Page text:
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  1. We give efficient algorithms for finding power-sum decomposition of an input polynomial with component s. The case of linear s is equivalent to the well-studied tensor decomposition problem while the quadratic case occurs naturally in studying identifiability of non-spherical Gaussian mixtures from low-order moments. Unlike tensor decomposition, both the unique identifiability and algorithms for this problem are not well-understood. For the simplest setting of quadratic s and , prior work of [GHK15] yields an algorithm only when . On the other hand, the more general recent result of [GKS20] builds an algebraic approach to handle any components but only when is large enough (while yielding no bounds for or even ) and only handles an inverse exponential noise. Our results obtain a substantial quantitative improvement on both the prior works above even in the base case of and quadratic s. Specifically, our algorithm succeeds in decomposing a sum of generic quadratic s for and more generally the th power-sum of generic degree- polynomials for any . Our algorithm relies only on basic numerical linear algebraic primitives, is exact (i.e., obtain arbitrarily tiny error up to numerical precision), and handles an inverse polynomial noise when the s have random Gaussian coefficients.
    Free, publicly-accessible full text available October 1, 2023
  2. Free, publicly-accessible full text available June 9, 2023
  3. Higher order random walks (HD-walks) on high dimensional expanders (HDX) have seen an incredible amount of study and application since their introduction by Kaufman and Mass (ITCS 2016), yet their broader combinatorial and spectral properties remain poorly understood. We develop a combinatorial characterization of the spectral structure of HD-walks on two-sided local-spectral expanders (Dinur and Kaufman FOCS 2017), which offer a broad generalization of the well-studied Johnson and Grassmann graphs. Our characterization, which shows that the spectra of HD-walks lie tightly concentrated in a few combinatorially structured strips, leads to novel structural theorems such as a tight ℓ2-characterization of edge-expansion, as well as to a new understanding of local-to-global graph algorithms on HDX. Towards the latter, we introduce a novel spectral complexity measure called Stripped Threshold Rank, and show how it can replace the (much larger) threshold rank as a parameter controlling the performance of algorithms on structured objects. Combined with a sum-of-squares proof for the former ℓ2-characterization, we give a concrete application of this framework to algorithms for unique games on HD-walks, where in many cases we improve the state of the art (Barak, Raghavendra, and Steurer FOCS 2011, and Arora, Barak, and Steurer JACM 2015) from nearly-exponential tomore »polynomial time (e.g. for sparsifications of Johnson graphs or of slices of the q-ary hypercube). Our characterization of expansion also holds an interesting connection to hardness of approximation, where an ℓ∞-variant for the Grassmann graphs was recently used to resolve the 2-2 Games Conjecture (Khot, Minzer, and Safra FOCS 2018). We give a reduction from a related ℓ∞-variant to our ℓ2-characterization, but it loses factors in the regime of interest for hardness where the gap between ℓ2 and ℓ∞ structure is large. Nevertheless, our results open the door for further work on the use of HDX in hardness of approximation and their general relation to unique games.« less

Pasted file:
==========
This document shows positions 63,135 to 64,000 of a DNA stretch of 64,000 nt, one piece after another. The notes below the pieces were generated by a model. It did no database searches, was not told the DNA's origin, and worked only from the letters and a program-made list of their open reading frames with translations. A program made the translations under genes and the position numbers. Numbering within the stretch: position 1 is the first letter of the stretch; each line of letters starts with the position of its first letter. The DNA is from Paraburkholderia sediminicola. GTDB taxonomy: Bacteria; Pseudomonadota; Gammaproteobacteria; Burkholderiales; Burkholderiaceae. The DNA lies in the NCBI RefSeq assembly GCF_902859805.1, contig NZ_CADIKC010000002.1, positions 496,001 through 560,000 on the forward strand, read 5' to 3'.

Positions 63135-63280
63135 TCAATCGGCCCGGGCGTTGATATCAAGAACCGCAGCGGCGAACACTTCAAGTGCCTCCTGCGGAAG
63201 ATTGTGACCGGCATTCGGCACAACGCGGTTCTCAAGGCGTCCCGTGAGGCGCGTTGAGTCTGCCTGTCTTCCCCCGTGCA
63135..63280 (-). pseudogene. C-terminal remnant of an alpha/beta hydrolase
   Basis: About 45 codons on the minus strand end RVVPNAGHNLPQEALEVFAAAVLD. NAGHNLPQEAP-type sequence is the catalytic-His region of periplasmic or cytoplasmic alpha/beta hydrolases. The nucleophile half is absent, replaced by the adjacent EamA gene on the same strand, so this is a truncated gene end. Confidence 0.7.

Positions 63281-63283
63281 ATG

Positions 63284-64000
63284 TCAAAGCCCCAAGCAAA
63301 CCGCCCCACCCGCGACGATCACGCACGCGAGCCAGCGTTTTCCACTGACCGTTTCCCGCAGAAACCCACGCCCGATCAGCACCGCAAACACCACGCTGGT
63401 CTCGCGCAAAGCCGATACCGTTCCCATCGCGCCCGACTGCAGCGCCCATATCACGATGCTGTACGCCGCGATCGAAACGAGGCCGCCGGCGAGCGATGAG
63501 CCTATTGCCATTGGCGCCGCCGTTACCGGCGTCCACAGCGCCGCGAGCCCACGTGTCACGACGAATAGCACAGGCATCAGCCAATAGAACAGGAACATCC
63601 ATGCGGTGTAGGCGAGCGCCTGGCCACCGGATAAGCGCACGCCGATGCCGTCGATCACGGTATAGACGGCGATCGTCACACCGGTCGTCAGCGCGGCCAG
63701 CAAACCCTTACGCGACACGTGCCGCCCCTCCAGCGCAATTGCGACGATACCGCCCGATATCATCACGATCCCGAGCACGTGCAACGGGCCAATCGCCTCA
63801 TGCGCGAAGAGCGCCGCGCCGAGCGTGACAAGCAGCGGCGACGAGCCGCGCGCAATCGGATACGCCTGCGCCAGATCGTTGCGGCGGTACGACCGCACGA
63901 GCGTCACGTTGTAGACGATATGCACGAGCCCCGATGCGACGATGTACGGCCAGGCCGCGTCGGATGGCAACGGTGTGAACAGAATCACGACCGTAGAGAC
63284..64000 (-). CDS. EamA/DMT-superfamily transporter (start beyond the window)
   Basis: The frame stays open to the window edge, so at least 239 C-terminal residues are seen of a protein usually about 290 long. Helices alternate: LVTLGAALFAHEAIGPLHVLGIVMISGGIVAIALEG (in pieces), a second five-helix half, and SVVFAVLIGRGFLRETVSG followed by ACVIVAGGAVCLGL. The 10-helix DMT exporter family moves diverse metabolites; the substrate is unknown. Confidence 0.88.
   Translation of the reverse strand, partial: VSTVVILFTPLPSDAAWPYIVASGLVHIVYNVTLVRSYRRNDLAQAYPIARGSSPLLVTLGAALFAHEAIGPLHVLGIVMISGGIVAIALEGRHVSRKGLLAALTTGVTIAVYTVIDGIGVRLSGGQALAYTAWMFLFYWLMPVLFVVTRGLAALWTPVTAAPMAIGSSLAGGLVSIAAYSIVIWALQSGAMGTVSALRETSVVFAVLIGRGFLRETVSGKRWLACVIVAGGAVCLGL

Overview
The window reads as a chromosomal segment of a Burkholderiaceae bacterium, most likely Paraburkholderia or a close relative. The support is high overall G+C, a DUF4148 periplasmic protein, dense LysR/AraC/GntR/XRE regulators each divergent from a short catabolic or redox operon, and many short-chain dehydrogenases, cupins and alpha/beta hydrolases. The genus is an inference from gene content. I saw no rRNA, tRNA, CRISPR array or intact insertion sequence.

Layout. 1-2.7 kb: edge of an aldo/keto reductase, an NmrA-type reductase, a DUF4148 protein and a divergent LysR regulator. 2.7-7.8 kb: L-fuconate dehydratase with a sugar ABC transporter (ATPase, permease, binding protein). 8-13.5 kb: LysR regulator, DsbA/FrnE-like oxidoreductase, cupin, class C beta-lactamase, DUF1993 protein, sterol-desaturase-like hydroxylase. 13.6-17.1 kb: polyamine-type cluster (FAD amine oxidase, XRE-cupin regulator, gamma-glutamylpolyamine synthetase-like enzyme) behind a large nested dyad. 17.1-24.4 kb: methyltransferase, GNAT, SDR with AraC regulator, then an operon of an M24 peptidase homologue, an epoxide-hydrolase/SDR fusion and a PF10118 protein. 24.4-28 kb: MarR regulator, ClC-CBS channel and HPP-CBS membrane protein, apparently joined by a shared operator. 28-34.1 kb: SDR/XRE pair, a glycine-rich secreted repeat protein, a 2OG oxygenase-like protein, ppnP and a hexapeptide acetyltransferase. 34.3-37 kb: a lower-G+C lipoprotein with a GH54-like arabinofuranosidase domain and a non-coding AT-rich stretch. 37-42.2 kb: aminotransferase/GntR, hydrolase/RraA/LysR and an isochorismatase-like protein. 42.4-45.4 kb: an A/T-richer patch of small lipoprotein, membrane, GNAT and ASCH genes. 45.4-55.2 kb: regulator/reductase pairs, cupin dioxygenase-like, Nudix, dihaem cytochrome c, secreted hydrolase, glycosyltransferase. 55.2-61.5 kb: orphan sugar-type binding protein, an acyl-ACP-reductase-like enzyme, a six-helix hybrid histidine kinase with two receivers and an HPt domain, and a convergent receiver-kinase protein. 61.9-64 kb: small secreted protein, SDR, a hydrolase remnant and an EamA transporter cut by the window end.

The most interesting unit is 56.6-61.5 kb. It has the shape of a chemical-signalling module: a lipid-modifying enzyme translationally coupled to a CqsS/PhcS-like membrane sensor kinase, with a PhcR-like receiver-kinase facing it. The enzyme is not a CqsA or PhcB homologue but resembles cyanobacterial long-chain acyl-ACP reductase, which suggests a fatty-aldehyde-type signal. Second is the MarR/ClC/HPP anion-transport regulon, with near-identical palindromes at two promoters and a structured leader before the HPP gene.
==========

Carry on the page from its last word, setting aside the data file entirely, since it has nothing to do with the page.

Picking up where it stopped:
4. We give a new algorithm for approximating the Discrete Fourier transform of an approximately sparse signal that has been corrupted by worst-case L0 noise, namely a bounded number of coordinates of the signal have been corrupted arbitrarily. Our techniques generalize to a wide range of linear transformations that are used in data analysis such as the Discrete Cosine and Sine transforms, the Hadamard transform, and their high-dimensional analogs. We use our algorithm to successfully defend against well known L0 adversaries in the setting of image classification. We give experimental results on the Jacobian-based Saliency Map Attack (JSMA) and the Carlini Wagner (CW) L0 attack on the MNIST and Fashion-MNIST datasets as well as the Adversarial Patch on the ImageNet dataset.
  5. We study the role of interaction in the Common Randomness Generation (CRG) and Secret Key Generation (SKG) problems. In the CRG problem, two players, Alice and Bob, respectively get samples X1, X2, . . . and Y1, Y2, . . . with the pairs (X1, Y1), (X2, Y2), . . . being drawn independently from some known probability distribution μ. They wish to communicate so as to agree on L bits of randomness. The SKG problem is the restriction of the CRG problem to the case where the key is required to be close to random even to an eavesdropper who can listen to their communication (but does not have access to the inputs of Alice and Bob). In this work, we study the relationship between the amount of communication and the number of rounds of interaction in both the CRG and the SKG problems. Specifically, we construct a family of distributions μ = μr,n,L, parametrized by integers r, n and L, such that for every r there exists a constant b = b(r) for which CRG (respectively SKG) is feasible when (Xi, Yi) ~ μr,n,L with r + 1 rounds of communication, each consisting of O(log n) bits, butmore »when restricted to r/2 − 2 rounds of interaction, the total communication must exceed Ω(n/ logb(n)) bits. Prior to our work no separations were known for r ≥ 2.« less